We talked for a while about energy efficiency and BTUs and stewardship, but no matter what I said, Pippa couldn’t separate how she felt (cold) from the energy saving letter she’d stumbled upon.
Tired of patient reasoning, I resorted to yelling “That’s fake news!” but I don’t think that helped one bit.
Is That Blush or Is Your Face Naturally Red?
A while back, old friends of ours visited from Virginia. The wife sells Mary Kay cosmetics. She’s very outgoing and personable, so she has done very well with it.
I notice when we greet her at the curb that she has one of those (subtle) pink Mary Kay cars with a big marketing message splashed across the back window. Always a student of business and marketing, I inquire: “Do you get many calls from strangers that see your phone number in the window?”
“No, not one,” she says. A pause, then “But that’s an old number I don’t use anymore.”
We all burst into laughter together.
Not the Best Memorymind
We are a board-game-playing family. Mastermind is a favorite.
A favorite of everyone but me, that is. I tolerate it, but the logic of Mastermind doesn’t came as naturally to me as it does to Nora, Pippa, and Grey. As the guesser, I can usually determine the right color combination of the hidden pegs, but it’s painful and time-consuming. So I normally ask to be the peg hider, not the guesser.
A bored Pippa the other day to me: “You want to play Mastermind?” I stay quiet. “I can guess.”
I retrieve the beat-up Mastermind box, open the lid, and … “What the … Pippa, this looks like a check from your part-time job working with your grandfather.”
“Oh, that’s where that went,” she said, slipping it nonchalantly out of my hand into her pocket.
“How long has it been in there?” I ask.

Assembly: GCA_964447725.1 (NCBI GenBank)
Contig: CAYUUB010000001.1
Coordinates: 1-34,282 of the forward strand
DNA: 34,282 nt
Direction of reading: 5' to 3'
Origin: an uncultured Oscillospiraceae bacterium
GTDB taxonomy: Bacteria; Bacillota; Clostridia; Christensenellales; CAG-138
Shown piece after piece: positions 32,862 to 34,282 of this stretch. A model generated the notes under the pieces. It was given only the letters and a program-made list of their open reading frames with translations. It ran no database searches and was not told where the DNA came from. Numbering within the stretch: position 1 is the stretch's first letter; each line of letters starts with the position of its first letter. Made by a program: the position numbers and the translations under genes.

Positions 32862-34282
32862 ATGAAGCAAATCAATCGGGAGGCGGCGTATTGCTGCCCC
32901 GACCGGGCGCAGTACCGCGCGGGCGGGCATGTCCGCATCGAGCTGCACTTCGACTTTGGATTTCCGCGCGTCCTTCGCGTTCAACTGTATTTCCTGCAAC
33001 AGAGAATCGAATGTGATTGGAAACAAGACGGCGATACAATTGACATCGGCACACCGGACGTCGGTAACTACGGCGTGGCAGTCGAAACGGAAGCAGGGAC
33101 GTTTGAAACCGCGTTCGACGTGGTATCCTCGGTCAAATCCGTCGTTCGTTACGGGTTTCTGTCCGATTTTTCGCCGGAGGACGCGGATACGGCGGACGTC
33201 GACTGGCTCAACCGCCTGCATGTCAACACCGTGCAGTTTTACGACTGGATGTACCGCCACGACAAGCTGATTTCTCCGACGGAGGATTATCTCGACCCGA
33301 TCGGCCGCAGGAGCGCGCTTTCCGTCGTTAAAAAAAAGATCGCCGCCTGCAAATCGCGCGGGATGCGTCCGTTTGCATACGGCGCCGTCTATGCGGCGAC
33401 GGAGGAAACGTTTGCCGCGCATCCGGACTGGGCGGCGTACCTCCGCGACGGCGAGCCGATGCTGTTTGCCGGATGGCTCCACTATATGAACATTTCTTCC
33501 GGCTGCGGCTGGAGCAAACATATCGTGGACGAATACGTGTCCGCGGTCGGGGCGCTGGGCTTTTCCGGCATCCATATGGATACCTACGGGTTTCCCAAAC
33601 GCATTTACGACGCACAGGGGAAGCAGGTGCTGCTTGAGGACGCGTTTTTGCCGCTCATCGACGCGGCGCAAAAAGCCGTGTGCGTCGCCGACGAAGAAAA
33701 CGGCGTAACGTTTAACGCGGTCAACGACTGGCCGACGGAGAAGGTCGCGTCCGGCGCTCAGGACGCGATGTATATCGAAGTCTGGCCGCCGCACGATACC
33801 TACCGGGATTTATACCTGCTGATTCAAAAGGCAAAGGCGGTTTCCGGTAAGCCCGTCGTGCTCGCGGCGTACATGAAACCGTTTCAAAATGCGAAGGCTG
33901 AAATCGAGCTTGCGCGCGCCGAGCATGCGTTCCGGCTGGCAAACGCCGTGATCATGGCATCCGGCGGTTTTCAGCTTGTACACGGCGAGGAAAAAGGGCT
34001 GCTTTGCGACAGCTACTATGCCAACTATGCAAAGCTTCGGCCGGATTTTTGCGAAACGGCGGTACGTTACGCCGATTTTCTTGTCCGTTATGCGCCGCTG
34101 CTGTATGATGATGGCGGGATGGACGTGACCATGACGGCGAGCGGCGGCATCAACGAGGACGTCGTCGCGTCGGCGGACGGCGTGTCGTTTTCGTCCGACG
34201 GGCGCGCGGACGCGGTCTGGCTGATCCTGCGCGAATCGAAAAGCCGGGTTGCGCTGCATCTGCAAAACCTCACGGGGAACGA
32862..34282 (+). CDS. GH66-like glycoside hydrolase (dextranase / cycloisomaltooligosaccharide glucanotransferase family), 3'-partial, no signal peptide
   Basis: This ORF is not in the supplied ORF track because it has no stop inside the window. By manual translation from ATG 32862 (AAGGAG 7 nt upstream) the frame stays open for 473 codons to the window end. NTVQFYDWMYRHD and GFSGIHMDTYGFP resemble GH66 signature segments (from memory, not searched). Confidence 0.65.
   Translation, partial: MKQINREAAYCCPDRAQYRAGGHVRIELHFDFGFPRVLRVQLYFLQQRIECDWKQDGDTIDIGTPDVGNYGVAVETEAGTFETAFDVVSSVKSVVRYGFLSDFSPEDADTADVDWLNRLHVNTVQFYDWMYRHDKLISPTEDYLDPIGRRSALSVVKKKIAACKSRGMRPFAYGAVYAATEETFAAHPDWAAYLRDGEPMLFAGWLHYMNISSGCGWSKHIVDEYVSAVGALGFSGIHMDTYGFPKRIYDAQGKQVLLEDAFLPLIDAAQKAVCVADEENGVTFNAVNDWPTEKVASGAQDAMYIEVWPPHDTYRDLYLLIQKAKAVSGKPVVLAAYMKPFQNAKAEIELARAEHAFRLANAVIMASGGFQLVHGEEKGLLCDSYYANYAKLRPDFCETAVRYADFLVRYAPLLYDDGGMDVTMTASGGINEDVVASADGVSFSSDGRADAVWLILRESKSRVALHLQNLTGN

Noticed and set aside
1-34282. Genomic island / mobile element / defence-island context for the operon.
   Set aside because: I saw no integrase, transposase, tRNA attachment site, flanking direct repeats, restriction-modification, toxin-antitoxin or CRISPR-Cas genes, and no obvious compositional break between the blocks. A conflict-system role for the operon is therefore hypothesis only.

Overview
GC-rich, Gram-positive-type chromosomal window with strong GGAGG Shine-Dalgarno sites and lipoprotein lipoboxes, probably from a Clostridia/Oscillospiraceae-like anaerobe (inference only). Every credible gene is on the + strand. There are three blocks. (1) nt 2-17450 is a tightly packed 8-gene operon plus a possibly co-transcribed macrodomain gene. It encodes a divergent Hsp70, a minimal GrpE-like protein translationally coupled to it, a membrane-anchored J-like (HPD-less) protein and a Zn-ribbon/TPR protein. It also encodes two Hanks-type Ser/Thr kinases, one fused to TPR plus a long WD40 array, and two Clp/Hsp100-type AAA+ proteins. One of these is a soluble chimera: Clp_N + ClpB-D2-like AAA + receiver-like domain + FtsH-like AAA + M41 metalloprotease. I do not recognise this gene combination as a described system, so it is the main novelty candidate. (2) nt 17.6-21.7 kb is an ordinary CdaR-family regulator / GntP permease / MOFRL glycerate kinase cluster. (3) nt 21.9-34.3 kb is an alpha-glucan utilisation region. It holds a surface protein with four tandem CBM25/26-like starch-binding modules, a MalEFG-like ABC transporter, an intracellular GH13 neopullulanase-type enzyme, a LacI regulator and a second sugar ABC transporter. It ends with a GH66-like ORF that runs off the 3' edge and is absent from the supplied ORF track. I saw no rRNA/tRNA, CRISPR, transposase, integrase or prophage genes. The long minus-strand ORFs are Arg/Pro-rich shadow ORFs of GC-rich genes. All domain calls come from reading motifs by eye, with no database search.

“I don’t know,” she says, and I get the impression that’s not a throwaway comment. “Are you ready for me to guess, or what?”
I’m Sorry, But You Must Extend Your Pinkie While Drinking Your Chocolate Milk
Nora works in a school. When she comes home, my job is to patiently listen to tales of striving students, misguided parents, and zany colleagues. Nora is a good storyteller and I’m a pretty good listener.
School stories generally trace a familiar arc, but I started to notice a subtle change in September – a new term that I hadn’t heard before: ‘Dean of Etiquette.’
Finally, my curiosity overcame my reluctance to interrupt. I contorted my face into my best quizzical look, which gave me just enough of an opening to insert: “What in the world is a Dean of Etiquette? Are your kids being prepped for the Cotillion? Is this a new position?”
Nora snorted. “A new position after all the budget cuts? No, they just renamed the ‘Dean of Discipline.'”
Nora continued right on as if I never interrupted.
I half listen while also contemplating why there’s sometimes more of a focus on feel-good superficial semantics than on harder and more-fundamental improvements. A title change is a small thing, but maybe it’s not.
No, I Won’t Try Out for Varsity
We have friends with a son who plays high school soccer. A couple months ago, I asked him how it’s going.
“OK,” he says. “I made Varsity this year.”
“Yesss—!” I replied, but I stopped mid-sss. It was obvious my enthusiasm was way outpacing his. “Isn’t that a good thing?”
“Kinda,” he admits, “But it’s not as much fun. I don’t get to play as much, and when I do, I can’t do any fancy footwork or anything. It’s much more serious.”
I can relate. When I started this blog I had a choice: Have fun and write about what I want to, or take on advertisers and the responsibility of driving lots of traffic by writing about things that don’t interest me, then spend mindless hours promoting each post online.
This is my second year blogging and I’m still on the JV Blog Team. And that’s a good thing.